Wednesday, December 03, 2008

Dollar-Smart Santa

Brett Arends of the Wall Street Journal had a great article this past week titled "Dollar-smart Santa." I was looking for some Cheap Christmas party themes and stumbled upon Mr Arends article. Unfortunately, I can't find it at google news so I will share the highlights with you.

(1.) Feeling nostalgic? Then consider buying a stock certificate in Ford or GM. I personally would avoid GM because they're the worst off financially. Anyways, you can get the certificate via one of two means. Buy the stock via your broker and ask for it issued in certificate form and in the name of a specific recipient. Or, you can go to and buy most any stock for gifting purposes. I used OneShare previously when I bought a share of stock for my niece and it worked out fine.

(2.) Consider a Netflix subscription. "It costs as little as $5 a month, or $60 a year. Compare that with cable TV, which can cost more than $1,000 a year."

(3.) An internet phone, or an adapter. "Is grandma still paying $900 a year for her old-fashioned landline? If she has broadband internet, she could pay almost nothing. Consider a phone connected to Skype..."

(4.) "Buy grandma a webcam. Set her up with a google talk account that lets her make and receive video calls to grandchildren." Set up is about 1/2 hr. Cost about $70 for a good camera like the Logitech QuickCam Pro 9000.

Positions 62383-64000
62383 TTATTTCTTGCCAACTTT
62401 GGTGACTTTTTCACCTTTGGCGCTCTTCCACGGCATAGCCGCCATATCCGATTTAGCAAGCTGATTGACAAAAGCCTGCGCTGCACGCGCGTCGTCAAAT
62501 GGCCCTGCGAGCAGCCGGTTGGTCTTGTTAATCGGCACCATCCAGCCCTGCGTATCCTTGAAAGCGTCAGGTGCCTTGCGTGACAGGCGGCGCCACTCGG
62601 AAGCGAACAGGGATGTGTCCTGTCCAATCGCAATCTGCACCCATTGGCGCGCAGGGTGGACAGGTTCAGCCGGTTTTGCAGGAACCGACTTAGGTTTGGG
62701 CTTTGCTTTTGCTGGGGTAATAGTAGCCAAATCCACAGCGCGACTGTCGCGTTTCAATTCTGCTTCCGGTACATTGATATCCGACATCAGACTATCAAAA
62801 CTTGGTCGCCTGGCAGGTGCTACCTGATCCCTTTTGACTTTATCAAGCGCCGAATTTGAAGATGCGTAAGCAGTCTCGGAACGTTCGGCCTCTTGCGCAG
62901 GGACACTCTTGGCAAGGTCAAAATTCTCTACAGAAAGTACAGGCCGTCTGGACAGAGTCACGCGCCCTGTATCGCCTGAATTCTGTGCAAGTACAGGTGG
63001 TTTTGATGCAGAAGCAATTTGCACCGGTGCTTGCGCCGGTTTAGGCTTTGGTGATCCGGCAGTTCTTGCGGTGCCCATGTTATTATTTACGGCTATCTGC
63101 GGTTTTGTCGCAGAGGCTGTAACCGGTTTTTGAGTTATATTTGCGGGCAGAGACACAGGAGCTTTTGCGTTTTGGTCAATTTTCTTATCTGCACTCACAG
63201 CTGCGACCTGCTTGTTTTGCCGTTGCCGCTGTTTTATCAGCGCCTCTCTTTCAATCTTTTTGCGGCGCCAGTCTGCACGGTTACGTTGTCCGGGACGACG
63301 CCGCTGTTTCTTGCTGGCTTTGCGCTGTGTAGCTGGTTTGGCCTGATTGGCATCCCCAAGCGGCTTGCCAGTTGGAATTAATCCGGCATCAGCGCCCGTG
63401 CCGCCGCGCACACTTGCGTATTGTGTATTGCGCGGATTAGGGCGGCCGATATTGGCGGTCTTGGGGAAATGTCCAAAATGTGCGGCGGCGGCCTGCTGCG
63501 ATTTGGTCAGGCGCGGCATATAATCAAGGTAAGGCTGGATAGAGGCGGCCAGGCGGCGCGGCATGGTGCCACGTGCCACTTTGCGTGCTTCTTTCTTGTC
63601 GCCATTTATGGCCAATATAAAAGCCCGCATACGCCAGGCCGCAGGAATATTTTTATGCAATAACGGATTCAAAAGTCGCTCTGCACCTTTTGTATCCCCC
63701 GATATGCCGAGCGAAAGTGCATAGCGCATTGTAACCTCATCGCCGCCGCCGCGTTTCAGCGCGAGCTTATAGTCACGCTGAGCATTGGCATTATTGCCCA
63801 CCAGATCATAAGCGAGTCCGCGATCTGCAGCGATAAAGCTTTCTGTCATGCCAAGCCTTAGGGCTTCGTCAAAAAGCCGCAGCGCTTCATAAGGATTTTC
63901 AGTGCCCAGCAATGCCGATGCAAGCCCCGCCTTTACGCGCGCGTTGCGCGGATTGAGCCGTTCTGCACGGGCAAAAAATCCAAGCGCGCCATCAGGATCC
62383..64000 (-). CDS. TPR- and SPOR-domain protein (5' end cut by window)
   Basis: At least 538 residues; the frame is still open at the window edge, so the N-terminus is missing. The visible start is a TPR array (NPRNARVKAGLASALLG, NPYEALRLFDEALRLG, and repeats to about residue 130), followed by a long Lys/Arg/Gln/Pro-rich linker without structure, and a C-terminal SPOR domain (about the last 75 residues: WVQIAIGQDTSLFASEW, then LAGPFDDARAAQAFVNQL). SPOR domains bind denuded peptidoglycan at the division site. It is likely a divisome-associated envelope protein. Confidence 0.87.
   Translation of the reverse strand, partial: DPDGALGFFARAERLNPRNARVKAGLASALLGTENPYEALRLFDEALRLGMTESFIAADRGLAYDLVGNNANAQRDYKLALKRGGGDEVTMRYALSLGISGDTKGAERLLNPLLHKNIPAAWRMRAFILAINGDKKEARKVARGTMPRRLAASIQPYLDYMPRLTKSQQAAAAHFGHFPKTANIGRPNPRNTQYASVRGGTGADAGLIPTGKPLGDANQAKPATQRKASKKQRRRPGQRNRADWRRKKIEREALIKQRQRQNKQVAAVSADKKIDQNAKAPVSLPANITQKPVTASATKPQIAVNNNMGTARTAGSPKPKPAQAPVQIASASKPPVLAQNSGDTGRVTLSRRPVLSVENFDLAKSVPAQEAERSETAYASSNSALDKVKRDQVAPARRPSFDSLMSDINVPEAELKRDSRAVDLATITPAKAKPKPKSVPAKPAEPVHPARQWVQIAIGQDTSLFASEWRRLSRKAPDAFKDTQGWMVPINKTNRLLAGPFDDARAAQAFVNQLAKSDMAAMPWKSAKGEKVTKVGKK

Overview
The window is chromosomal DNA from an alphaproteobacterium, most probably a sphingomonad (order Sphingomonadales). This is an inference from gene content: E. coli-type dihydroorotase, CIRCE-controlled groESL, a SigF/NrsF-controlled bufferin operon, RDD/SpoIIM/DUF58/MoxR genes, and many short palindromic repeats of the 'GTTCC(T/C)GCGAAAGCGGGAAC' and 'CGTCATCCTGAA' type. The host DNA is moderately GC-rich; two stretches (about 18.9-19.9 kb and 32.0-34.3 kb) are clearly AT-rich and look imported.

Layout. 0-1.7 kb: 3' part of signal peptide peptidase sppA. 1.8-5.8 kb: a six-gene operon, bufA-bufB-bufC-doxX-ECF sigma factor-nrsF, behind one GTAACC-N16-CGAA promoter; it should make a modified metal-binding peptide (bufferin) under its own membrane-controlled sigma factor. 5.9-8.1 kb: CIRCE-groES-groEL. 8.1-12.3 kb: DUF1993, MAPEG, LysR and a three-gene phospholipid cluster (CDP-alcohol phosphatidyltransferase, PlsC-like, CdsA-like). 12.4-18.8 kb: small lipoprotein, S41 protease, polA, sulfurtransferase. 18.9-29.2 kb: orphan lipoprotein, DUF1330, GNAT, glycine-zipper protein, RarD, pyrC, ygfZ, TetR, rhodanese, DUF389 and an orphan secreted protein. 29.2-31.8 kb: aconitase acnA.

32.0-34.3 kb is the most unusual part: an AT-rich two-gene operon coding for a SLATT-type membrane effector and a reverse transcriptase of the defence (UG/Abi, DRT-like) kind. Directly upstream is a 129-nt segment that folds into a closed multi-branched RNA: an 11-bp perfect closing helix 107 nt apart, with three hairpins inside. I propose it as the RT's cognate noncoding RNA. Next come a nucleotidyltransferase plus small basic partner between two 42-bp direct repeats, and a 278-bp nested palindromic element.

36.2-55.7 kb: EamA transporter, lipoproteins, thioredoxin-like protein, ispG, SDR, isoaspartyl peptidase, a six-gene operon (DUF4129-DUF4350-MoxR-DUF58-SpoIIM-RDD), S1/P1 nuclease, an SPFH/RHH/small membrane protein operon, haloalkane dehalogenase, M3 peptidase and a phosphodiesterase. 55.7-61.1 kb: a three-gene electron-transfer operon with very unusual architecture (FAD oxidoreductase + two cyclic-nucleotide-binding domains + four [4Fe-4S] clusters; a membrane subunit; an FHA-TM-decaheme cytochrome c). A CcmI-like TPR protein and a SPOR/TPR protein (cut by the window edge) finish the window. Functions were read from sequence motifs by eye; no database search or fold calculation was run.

(5.) Can you bake? Then make somebody a pie.

(6.) Starbucks Gold Card. "Spend $25 on a 'gold' membership card, and you can get one free coffee - and 10 percent off everything for a year. That's a $100 saving on your latte a day."

(7.) Gift of labor

(8.) Gift card

(9.) Thermos jug. The user can bring soup to work and save about $700 or so over the course of year if they stop buying sandwiches at work. If they don't bring in soup, they can always bring in their favorite coffee blend and save money there too.

(10.) "Short on cash? Give frequent-flier miles. Some airline programs, such as JetBlue and United allow you to transfer miles directly. Others, including Alaska Airlines, will let you use miles to help someone else buy a flight."

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